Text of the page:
Gregg Popovich is the longest-tenured head coach in the NBA. When you spend nearly three decades and win five championship rings with a single franchise, the rest of the league will naturally come knocking at your front door for the ever-elusive recipe to success.
Every dynasty has superstars and an iconic playcaller that carries them to basketball immortality. But assistant coaches and role players are unsung heroes that keep everything glued together behind the scenes. And if you can't convince Gregg Popovich to ditch the 2-1-0, your next best option is to poach his staff with a lucrative payday.
Other organizations go an alternative route, waiting for his former players to hang up their sneakers and trade them in for a clipboard. Regardless of how teams get their hands on these prized Gregg Popovich disciples, you cannot deny the influence of his coaching tree on the hoops landscape.
Following some preliminary research, there appears to be at least 46 active NBA, WNBA, NCAA, G League, EuroLeague, FIBA, and high school coaches and executives that spent time cutting their teeth under Gregg Popovich in San Antonio as a player, assistant, intern, or front office member.
Spurs fans should have no trouble recognizing household names like Mike Budenholzer, Becky Hammon, Steve Kerr, Sean Marks, Bruce Bowen, Chip Engelland, Boris Diaw, Sam Presti, and Mike Brown. And more could be on the way soon.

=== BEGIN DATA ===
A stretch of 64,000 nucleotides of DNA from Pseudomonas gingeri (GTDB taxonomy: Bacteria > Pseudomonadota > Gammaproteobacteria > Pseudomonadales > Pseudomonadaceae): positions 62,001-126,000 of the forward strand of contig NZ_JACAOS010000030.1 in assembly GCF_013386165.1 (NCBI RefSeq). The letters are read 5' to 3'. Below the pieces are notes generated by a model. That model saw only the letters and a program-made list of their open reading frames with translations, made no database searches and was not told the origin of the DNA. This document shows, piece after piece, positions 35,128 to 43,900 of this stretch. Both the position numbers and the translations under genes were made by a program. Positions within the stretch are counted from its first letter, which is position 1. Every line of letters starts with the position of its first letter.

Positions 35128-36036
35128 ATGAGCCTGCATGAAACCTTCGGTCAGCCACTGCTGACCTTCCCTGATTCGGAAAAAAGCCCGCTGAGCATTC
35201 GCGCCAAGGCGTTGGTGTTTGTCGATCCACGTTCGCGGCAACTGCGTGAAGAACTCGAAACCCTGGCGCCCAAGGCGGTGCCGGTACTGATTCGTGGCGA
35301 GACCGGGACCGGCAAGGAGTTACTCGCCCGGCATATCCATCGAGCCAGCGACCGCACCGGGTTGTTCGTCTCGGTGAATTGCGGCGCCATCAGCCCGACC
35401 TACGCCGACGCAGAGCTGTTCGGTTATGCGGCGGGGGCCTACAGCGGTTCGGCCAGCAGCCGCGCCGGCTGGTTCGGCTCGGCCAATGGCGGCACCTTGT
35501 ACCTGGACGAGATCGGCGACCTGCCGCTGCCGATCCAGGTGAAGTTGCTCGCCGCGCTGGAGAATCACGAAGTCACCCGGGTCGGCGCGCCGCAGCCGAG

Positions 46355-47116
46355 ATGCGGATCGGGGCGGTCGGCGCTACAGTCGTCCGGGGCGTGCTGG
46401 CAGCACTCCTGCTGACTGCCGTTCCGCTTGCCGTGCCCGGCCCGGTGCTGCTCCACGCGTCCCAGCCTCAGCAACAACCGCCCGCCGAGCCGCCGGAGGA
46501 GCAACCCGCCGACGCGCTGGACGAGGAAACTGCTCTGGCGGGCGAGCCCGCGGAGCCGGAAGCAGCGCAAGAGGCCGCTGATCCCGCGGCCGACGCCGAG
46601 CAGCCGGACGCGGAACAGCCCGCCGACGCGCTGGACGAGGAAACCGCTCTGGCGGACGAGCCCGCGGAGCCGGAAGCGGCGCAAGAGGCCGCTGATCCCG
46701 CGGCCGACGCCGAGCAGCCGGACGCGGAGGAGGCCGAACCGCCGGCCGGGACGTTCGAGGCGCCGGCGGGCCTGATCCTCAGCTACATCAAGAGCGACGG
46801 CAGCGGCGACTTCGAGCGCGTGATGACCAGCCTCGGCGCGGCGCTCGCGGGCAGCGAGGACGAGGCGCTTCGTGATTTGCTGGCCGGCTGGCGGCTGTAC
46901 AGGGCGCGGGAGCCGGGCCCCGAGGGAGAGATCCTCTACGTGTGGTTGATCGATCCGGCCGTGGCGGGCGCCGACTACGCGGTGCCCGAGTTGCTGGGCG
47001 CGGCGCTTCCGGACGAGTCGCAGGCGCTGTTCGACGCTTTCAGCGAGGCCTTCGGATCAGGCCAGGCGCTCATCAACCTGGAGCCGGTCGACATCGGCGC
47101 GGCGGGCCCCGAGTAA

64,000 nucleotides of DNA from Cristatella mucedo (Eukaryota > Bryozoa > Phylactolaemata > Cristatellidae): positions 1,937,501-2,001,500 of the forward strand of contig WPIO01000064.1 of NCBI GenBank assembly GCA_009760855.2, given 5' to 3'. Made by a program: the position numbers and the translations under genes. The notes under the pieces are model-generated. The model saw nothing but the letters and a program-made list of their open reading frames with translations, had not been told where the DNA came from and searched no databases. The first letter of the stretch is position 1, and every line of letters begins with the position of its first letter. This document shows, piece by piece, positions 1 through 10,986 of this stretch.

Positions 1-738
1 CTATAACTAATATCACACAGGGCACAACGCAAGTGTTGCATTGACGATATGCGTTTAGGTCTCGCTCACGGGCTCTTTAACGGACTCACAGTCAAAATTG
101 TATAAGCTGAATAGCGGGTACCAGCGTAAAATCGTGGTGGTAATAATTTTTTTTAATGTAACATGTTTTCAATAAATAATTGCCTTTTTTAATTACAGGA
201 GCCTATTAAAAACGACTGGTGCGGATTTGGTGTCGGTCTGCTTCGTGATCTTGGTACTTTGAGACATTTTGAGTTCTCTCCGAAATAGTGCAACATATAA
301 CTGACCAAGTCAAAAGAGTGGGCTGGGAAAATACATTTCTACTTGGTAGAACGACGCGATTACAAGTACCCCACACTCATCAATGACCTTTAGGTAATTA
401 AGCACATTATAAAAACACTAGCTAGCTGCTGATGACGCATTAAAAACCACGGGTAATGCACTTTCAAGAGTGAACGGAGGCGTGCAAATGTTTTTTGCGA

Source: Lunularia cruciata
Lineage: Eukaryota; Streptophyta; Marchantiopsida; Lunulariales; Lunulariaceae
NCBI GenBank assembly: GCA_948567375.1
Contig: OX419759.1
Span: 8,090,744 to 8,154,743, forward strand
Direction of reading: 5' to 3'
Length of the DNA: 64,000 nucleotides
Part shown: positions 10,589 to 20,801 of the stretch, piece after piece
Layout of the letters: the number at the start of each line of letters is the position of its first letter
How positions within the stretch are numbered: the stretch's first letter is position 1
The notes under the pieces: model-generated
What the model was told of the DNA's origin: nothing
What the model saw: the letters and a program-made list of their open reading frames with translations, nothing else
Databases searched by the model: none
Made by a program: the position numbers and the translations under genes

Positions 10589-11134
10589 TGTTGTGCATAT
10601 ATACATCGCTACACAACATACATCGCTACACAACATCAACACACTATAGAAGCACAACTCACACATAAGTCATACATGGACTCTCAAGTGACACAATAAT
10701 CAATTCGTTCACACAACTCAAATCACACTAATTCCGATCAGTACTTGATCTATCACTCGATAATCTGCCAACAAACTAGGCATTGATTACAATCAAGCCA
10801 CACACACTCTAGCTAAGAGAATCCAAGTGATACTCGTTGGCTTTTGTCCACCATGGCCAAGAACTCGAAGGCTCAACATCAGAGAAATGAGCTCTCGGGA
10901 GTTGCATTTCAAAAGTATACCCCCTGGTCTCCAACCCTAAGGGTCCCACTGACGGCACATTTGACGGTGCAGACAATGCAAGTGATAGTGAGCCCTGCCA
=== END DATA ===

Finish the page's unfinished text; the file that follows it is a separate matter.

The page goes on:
The Atlanta Hawks have a coaching vacancy after firing Nate McMillan in the middle of his third go-round with the club on Tuesday. The candidates for that opening will reportedly include fourth-year Spurs assistant Mitch Johnson and one-time Austin Toros head coach Quin Snyder.
Until General Manager Landry Fields, who spent four seasons working for the San Antonio G League affiliate, decides who deserves the playcalling duties in Atlanta, former Popovich assistant Joe Prunty will hold down the fort.
Everything must come to an end. That universal law always applies unless you are the Gregg Popovich coaching tree. The stern-faced 74-year-old is approaching the twilight of his celebrated career, but as long as he camps out on the sidelines to offer a helping hand to aspiring coaches, the talent pool in San Antonio will never run dry.